The Deputy Minister of Higher Education and Science and Technology, Buti Manamela, will officially launch the South African Centre for Digital Language Resources (SADiLaR) in Potchefstroom on Wednesday, 7 August.
This is a platform that creates and manages digital resources and software supporting research and development in language technologies and language-related studies in all South Africa's official languages.
SADiLaR is a multi-partner distributed research infrastructure, comprising the Council for Scientific and Industrial Research, the University of South Africa, the University of Pretoria, and the Inter-institutional Centre for Language Development and Assessment, and is currently hosted by North-West University.
The centre is a response to the Use of Official Languages Act of 2012, pertaining to the equal development and use of the 11 of official languages of the country.
SADiLaR is the first of its kind in Africa and promotes existing links with similar entities globally, especially with CLARIN, the European Research Infrastructure for Language Resources and Technology.
Hosted by the North-West University's Potchefstroom Campus, SADiLAR is one of eight research infrastructures established through the Department of Science and Innovation (DSI) so far under the South African Research Infrastructure Roadmap (SARIR), intended to provide research infrastructure across the public research system.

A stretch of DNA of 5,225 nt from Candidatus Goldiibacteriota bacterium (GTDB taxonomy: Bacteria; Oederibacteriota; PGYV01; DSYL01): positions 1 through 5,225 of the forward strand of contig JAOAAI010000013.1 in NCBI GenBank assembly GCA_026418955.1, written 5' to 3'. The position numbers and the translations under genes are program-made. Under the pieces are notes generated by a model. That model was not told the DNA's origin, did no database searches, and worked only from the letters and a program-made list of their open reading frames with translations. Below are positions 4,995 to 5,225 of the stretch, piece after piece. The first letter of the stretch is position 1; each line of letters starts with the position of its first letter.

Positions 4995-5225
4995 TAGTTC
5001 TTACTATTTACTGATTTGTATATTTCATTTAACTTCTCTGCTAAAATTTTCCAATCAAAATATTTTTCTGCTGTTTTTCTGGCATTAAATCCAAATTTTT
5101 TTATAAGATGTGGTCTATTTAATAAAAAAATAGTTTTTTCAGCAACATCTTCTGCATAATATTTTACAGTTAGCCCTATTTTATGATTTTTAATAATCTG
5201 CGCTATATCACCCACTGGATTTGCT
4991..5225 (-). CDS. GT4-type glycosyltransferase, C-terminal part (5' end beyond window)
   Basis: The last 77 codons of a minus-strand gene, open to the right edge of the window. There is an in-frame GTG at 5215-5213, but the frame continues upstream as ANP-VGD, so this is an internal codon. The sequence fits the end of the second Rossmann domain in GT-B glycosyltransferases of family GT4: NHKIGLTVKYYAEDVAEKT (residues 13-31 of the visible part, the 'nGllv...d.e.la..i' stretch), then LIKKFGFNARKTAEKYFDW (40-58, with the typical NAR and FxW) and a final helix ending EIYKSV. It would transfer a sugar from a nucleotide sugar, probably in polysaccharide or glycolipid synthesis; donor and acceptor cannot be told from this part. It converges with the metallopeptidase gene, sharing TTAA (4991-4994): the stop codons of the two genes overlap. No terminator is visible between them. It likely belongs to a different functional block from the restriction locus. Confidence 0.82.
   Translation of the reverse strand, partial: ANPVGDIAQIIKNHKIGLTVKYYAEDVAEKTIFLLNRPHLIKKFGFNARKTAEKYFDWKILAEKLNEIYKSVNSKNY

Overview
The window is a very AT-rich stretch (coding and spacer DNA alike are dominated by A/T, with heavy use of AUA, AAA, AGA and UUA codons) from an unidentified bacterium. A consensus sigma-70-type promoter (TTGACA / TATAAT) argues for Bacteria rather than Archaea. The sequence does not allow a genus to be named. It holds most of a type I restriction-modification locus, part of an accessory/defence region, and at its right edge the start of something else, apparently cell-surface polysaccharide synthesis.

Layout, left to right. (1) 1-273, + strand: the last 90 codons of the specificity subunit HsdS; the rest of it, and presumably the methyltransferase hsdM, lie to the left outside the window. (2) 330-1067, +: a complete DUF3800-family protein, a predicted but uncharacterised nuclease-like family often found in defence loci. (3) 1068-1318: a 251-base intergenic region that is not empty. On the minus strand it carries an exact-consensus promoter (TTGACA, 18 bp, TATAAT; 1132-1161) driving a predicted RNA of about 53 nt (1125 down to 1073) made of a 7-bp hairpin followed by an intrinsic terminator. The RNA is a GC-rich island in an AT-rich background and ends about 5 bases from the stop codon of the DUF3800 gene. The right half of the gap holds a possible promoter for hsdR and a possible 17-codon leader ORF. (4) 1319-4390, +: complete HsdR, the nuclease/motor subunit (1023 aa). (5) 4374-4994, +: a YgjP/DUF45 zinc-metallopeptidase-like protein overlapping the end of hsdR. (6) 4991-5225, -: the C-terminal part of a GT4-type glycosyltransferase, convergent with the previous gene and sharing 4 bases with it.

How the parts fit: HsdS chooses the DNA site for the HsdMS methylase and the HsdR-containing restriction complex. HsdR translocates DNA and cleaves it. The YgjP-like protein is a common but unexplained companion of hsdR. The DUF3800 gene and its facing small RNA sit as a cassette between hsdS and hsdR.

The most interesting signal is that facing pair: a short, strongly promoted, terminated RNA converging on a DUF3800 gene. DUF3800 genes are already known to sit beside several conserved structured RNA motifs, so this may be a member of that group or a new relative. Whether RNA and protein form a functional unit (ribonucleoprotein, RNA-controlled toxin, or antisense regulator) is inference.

The development of SADiLaR began in 2016 and has two programmes. One is a digitisation programme, which entails the systematic creation of relevant digital text, speech and multi-modal resources related to all the official languages, and the development of appropriate natural language processing.
The second is a digital humanities programme, which facilitates the building of research capacity by promoting and supporting the use of digital data and innovative methodological approaches in the humanities and social sciences.
So far it has benefited over a thousand students, and approximately 90 researchers and developers. This virtual infrastructure hosts a resource portal that provides a single point of entry with access to over 200 language resources and tools.
Fields of research include language, literary and heritage studies, history, music, sociology, journalism, philosophy, psychology, media studies, and visual and graphic art. In turn, the availability of large data sets facilitates the development of a variety of language technology applications for the public good.
Deputy Minister Manamela will be joined by the NWU Vice-Chancellor Prof Dan Kgwadi, including the Director of SADiLaR, Prof Attie de Lange and the executive director of CLARIN, Prof, Franciska De Jong, among others.
Source: Department: Science and Technology